NEW YORK — It’s not just Americans who love cruises.
Royal Caribbean International CEO Adam Goldstein says globalization is the biggest trend in cruising right now, with the company’s new megaships drawing 25 to 30 percent of their passengers from overseas.
As Goldstein spoke by phone Thursday from the company’s headquarters in Miami, its newly launched megaship, Allure of the Seas, was sailing across the Atlantic from Finland, where it was built, to Port Everglades in Fort Lauderdale, Fla. It’s due to arrive Nov. 11.
Allure and its twin megaship Oasis of the Seas, which launched last year, are the largest cruise ships in the world. Each ship offers at least two dozen places to eat, a boardwalk, a mini-Central Park with trees and plants, full productions of Broadway shows (“Hairspray” on Oasis and “Chicago The Musical” on Allure) and many other activities and amenities. In this Q&A with The Associated Press, Goldstein discussed globalization, how megaships like Oasis and Allure are impacting cruising, and other trends.
AP: How are megaships changing cruising?
AG: Many people have written to me or spoken to me or posted to my blog that this has completely changed their understanding of cruising and what it means to be on a cruise, tearing down myths and preconceptions that all you do is eat, that it’s regimented, etc. You cannot possibly do on Oasis or Allure in one week everything that’s available for you to do.
AP: Are you getting a younger crowd on the megaships?
AG: On an overall basis the average age of an RCI cruiser is 44. … But on Oasis and Allure, the average age of people booking and taking trips is 39 or 40. We’re seeing a much heavier family involvement on these ships. I believe the family vacation experience on these ships is competitive with anything that exists on land.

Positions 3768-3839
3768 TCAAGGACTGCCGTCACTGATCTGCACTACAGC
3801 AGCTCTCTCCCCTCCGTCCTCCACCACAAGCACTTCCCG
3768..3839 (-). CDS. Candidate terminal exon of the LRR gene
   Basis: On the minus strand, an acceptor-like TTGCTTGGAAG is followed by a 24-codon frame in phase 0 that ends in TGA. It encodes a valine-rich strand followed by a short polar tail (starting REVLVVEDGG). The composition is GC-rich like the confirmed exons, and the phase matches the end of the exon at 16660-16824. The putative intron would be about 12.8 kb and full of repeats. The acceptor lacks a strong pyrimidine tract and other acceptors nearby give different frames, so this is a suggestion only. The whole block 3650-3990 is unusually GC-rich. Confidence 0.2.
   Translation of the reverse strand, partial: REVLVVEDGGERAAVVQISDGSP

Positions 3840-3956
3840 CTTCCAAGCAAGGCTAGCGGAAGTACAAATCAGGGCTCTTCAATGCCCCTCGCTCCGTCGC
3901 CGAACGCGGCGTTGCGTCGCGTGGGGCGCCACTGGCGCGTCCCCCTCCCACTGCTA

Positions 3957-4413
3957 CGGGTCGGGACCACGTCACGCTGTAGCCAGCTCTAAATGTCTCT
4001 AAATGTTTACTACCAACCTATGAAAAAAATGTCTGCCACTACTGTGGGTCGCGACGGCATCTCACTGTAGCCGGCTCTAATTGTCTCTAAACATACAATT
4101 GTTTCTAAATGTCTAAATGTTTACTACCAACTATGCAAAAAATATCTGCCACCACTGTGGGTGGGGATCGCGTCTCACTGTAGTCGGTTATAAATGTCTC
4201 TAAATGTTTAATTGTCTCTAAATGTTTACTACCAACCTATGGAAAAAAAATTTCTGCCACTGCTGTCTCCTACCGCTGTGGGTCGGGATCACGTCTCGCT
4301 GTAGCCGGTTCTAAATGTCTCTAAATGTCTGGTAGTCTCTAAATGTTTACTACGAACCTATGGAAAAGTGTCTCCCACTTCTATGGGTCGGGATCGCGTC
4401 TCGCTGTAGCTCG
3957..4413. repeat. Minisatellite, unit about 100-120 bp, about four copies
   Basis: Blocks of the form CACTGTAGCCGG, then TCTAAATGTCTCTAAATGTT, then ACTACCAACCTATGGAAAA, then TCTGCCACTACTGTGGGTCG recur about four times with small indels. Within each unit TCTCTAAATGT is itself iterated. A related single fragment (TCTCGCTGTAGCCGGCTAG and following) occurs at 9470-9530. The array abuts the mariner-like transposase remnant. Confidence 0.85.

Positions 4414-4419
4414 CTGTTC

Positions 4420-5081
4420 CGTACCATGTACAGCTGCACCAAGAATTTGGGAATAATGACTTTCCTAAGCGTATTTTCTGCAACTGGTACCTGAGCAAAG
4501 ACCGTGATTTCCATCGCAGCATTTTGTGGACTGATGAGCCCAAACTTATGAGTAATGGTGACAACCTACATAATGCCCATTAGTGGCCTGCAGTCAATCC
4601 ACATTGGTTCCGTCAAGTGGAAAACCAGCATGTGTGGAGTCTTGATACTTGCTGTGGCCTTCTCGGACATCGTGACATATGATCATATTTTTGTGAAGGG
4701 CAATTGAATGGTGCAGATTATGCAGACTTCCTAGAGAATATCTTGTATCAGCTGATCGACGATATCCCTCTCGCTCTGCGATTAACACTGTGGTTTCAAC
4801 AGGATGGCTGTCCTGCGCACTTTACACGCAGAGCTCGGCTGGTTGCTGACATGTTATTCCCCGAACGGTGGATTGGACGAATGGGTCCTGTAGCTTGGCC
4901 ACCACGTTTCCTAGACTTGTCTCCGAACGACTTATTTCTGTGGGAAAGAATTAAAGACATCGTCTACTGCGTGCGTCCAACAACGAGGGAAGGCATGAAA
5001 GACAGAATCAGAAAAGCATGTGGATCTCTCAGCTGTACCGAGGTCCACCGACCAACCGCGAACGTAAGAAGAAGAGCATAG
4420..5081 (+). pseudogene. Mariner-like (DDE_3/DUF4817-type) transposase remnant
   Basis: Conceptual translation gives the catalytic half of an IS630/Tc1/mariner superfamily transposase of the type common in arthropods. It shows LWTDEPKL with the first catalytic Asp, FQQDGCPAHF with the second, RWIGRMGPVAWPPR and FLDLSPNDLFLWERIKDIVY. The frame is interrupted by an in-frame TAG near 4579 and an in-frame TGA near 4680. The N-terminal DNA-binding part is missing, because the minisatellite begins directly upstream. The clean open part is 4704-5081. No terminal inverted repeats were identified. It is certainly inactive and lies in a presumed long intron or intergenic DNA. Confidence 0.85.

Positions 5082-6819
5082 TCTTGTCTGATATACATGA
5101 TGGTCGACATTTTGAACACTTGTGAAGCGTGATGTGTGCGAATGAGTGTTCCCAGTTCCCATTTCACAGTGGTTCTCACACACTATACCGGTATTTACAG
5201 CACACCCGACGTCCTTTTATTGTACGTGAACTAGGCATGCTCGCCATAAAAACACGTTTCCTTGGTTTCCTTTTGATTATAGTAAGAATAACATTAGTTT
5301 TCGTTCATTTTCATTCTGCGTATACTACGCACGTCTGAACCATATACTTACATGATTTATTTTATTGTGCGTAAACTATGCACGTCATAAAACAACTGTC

AP: With so many activities, are passengers staying on board during port calls instead of heading out to explore the destinations?
AG: At most, there are marginally more people staying on board. The destinations are important to people and the destinations that Oasis-class ships are visiting are big, well-known destinations with lots of shore excursions built up over four decades of our industry visiting. Three days at sea are already built into a week on board, so guests are interested to balance that with time in port as a general rule.
AP: What other trends are you seeing now in cruising?
AG: The biggest trend in the cruise industry right now is globalization. That is what’s happening. For the first 30 years of the cruise industry as we know it, the American market was very dominant, and although marketing took place in other countries, particularly the U.K., it was limited. For the most part, people had to travel long distances to get on cruise ships and they were mostly occupied by U.S. customers. In the last 10 years, that has started to change in a meaningful way.
With Oasis and Allure coming into Port Everglades, that allows some of our other ships to move out. We have been able to stretch our brand across the world. Next year we will have three cruise ships in Brazil, a cruise ship in China, a cruise ship in Australia, and a cruise ship year-round in the United Kingdom so that instead of flying down to the Mediterranean, you can get on a ship in Southampton and sail down to the Mediterranean. These ships are being home-ported overseas, and next summer 11 of our 22 ships will be in Europe. But even on Oasis and Allure, approximately 25 to 30 percent of all our guests are not from the U.S.
AP: Once Allure goes into service, what will the itineraries for Allure and Oasis be?
AG: For the moment Oasis and Allure will be doing the same itineraries alternate weeks sailing out of Port Everglades. One will go on Saturday, one on Sunday, alternating between the Eastern Caribbean — Nassau, Bahamas, St. Thomas, Virgin Islands, St. Maarten— and the Western Caribbean, which includes Labadee, our private destination in Haiti, then two stops in Mexico, Costa Maya and Cozumel. Starting in March, we will replace Costa Maya with a new port in Jamaica called Falmouth, which sits in between Ocho Rios and Montego Bay.
AP: How long does it take to load these megaships, which carry 6,300 passengers each?
AG: You can get from the curb to your stateroom in 15 minutes or less. A lot of people simply didn’t believe the largest cruise ship in the world could do that, but it is very unusual for people to spend more than 10 or 15 minutes waiting.
AP: How has the economy affected bookings on the megaships and what is a sample fare these days?
AG: They are commanding premiums over competitive ships. Guests are paying those rates and coming on board and feeling they received significant value for the money. For Allure, the lead price on its Dec. 12 sailing is $999 for seven nights, six days. For a similar category of stateroom, you would expect to pay somewhat less on other ships.